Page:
In the grand scheme of things, Japanese scopes have always been quite good. After all, anyone capable of optical wonders such as cameras, Bluetooth players, and precision instruments should be. In descending order of glass quality, we tend to say German, American, Japanese, Philippine, and then Chinese. And you will pay a pretty penny for those first two.
The Tract model we chose to review was the TORIC 30mm FFP 4-20×50 MRAD PRS scope. It is advertised as featuring the Tract Optics Ultra High Definition optical system, consisting of SCHOTT high transmission glass. Which sound like two things a marketing guy would make up, if we are being quite honest.
However, the tale of the tape changes my initial skepticism. Prepared to be unimpressed, I lined my new TORIC 30mm up next to a Leupold Mk5. The Leupold Mk5 has been a favorite on the channel for some time, and would be my first choice in what I consider a mid-range scope. (By that I mean $2000 or under.) I was absolutely shocked at the results.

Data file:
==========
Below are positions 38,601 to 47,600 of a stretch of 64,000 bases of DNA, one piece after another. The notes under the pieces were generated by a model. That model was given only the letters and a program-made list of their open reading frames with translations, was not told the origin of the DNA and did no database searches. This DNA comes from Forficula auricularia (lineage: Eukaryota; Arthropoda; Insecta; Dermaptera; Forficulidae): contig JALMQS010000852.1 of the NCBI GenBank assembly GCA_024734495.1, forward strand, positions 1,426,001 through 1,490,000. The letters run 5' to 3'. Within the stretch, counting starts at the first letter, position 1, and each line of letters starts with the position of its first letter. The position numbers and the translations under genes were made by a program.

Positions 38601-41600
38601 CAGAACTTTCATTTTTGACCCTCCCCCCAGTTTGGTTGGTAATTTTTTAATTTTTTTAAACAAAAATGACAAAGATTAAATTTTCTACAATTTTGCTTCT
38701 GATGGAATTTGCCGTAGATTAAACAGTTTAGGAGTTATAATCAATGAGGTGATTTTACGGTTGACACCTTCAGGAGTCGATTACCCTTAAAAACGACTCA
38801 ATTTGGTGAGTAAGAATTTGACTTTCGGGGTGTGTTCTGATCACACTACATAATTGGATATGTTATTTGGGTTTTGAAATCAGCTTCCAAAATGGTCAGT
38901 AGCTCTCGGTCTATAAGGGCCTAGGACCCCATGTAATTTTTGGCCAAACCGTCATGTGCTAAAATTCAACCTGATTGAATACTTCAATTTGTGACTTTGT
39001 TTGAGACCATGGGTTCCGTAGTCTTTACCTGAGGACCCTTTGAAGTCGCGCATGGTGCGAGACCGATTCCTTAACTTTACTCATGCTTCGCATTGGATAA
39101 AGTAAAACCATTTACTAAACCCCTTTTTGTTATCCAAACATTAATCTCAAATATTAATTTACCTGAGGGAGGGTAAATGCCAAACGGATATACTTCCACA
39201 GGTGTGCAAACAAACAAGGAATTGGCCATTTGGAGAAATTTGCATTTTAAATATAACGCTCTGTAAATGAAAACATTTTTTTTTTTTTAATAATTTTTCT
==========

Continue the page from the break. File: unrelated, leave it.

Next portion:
Now to be fair, clarity of glass and light transmission is a very subjective thing, without lab equipment and using a caveman eyeball. But, that said, my eye at least preferred the Tract. Not only was the clarity better, but the colors also looked warmer and brighter. Kind of important when you are looking for game against a fall background. Also, despite the Tract having a 30mm tube and the Leupold having a 35mm, the Tract did better as the light was fading. That is very odd in itself. Usually, but not always, the bigger tube does a better job of light gathering. For the Tract to even hang is a miracle. To outperform, which it did, is downright stunning.